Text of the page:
In the calendar of Catholic Saints there are numerous saints who excelled in the formation of youth. Saints who, in the most varied junctures in history were called to support and sanctify this age-group, so often neglected…but which God never abandons. Among them, perhaps no one is as renowned for the vastness of his work as Saint John Bosco. His life, full of miracles, and his particular charism for carrying out his mission make of the father of the Salesian family the authority par excellence in the area of youth education. His work, born in the midst of adverse circumstances, has today spread throughout the world.
Our Lady Help of Christians and her Divine Son prepared St. John Bosco with an abundance of gifts so as to deeply understand the hearts of the young, be able to interpret their most noble aspirations, and indicate the sure way for a multitude of abandoned children to be transformed in exemplary Christians. One could truly say that Saint John Bosco dealt with all aspects of the so-called ‘integral formation’ of the individual. In this regard, many of his teachings come to mind, but one important piece will suffice: ‘The first step to educate young people well consists in striving to bring them confess and receive Communion with proper dispositions. These Sacraments are the strongest supports for youth. Frequent confession and Communion and daily Mass are the columns which should support an educational edifice.’
Yes, for Saint John Bosco, the main purpose of education was to prepare young people to go to Heaven, and so guarantee that they live well even on Earth. Nowadays, contrary to what one would expect, new theories in Catholic milieu are bringing up doubts, confusion…and more confusion.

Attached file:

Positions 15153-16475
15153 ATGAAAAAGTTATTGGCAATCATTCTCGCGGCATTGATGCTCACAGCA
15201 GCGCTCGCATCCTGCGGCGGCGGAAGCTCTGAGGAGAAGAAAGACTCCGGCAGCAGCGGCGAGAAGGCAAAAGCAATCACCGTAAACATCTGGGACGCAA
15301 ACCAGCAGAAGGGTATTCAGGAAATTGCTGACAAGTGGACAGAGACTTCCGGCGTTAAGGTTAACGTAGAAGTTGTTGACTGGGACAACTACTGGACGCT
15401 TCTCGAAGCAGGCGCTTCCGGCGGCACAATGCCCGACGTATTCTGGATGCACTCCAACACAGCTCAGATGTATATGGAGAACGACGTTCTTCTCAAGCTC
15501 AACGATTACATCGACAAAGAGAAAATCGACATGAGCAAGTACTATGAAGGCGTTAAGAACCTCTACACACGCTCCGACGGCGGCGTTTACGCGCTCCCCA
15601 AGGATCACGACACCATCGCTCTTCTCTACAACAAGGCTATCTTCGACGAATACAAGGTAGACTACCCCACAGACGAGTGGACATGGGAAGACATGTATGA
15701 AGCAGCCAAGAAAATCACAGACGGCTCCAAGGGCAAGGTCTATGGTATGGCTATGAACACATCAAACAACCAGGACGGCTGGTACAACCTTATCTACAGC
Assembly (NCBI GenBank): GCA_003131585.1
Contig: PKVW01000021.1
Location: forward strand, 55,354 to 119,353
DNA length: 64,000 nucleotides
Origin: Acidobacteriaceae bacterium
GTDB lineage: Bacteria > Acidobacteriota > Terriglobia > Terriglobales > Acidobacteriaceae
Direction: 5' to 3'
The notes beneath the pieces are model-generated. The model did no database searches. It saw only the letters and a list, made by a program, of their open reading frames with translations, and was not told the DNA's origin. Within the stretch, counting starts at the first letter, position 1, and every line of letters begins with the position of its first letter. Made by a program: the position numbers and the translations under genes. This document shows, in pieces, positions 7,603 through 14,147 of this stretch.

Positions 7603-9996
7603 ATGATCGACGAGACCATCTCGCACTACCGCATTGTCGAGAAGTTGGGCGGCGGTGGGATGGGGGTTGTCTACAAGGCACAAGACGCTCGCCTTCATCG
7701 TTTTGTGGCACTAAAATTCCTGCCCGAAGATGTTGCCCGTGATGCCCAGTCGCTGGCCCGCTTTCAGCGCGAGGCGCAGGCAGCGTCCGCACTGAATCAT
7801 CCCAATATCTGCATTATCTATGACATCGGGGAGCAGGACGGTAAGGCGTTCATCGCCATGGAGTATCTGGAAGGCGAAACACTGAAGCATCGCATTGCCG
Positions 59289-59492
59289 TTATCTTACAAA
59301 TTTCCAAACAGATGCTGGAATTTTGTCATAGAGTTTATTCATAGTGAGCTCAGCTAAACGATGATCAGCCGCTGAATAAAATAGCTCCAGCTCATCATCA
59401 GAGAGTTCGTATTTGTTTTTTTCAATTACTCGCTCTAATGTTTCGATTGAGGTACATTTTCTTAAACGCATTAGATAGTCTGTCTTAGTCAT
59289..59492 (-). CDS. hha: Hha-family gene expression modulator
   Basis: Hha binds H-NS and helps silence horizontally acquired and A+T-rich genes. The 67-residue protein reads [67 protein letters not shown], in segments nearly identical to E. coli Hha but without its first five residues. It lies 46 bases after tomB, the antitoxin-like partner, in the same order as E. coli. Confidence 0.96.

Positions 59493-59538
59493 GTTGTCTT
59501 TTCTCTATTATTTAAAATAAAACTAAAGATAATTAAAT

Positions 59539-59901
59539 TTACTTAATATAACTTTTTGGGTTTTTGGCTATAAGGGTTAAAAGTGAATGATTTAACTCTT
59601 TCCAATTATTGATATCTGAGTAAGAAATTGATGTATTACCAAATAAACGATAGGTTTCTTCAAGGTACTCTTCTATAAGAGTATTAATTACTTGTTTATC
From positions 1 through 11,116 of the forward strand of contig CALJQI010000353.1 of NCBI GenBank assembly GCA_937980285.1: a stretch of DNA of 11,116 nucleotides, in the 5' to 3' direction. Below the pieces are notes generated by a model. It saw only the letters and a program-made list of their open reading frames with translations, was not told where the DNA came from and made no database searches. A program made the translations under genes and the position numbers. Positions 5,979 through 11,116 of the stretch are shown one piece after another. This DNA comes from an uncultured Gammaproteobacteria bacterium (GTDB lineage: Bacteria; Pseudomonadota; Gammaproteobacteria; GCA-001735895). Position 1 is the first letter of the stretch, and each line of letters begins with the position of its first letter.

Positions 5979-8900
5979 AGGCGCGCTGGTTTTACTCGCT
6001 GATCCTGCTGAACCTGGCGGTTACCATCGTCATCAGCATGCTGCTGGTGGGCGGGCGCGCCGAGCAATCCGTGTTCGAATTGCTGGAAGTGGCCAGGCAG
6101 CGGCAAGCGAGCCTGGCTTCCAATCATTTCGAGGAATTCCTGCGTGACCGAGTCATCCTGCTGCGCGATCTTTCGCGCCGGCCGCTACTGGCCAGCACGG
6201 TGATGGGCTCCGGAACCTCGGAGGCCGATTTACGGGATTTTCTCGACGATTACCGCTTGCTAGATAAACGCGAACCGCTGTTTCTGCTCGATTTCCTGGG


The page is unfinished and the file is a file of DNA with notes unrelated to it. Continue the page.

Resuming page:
Recently Francis has founded a network called Scholas Ocurrentes which aspires to become a worldwide point of reference for youth education. Anyone, hearing about an educational movement founded by the pope, would think that the most urgent needs of youth, among which the same needs that Saint John Bosco pointed out more than a century ago, would be the most prominent. So it’s surprising that this entity would highlight as its mission: ‘technology, arts and sports to foment social integration and the culture of encounter’ based on an education that ‘recuperate an anthropological vision and essential human values, and which embraces the entire reality that young people experience. That is to say, a vision that is holistic and of social integration.’ (Scholas Ocurrentes). There are no religious symbols, nor even a measly mention of God to be found on this page. But rather, an abundance of recurrent clichéd references to integration and encounter….and of course, to the famous ‘values’ that are never defined, but that everyone ‘grabs on to’ – which in itself makes them as dubious as they are mysterious. Indeed, a motley crew – everything from soccer clubs to an assortment of politicians – huddles under the cover of such ethereal values.
But what are these ‘values’ worth if they are not based on the only objective moral basis that exists, which is Catholic morality? And this leads us to other questions: what do young people really need? Of what value are values without God? How should youth formation be as Christians? These, and many other topics, will be thoroughly defined by the Magisterium, and by Mamma Margherita’s son himself. Read more…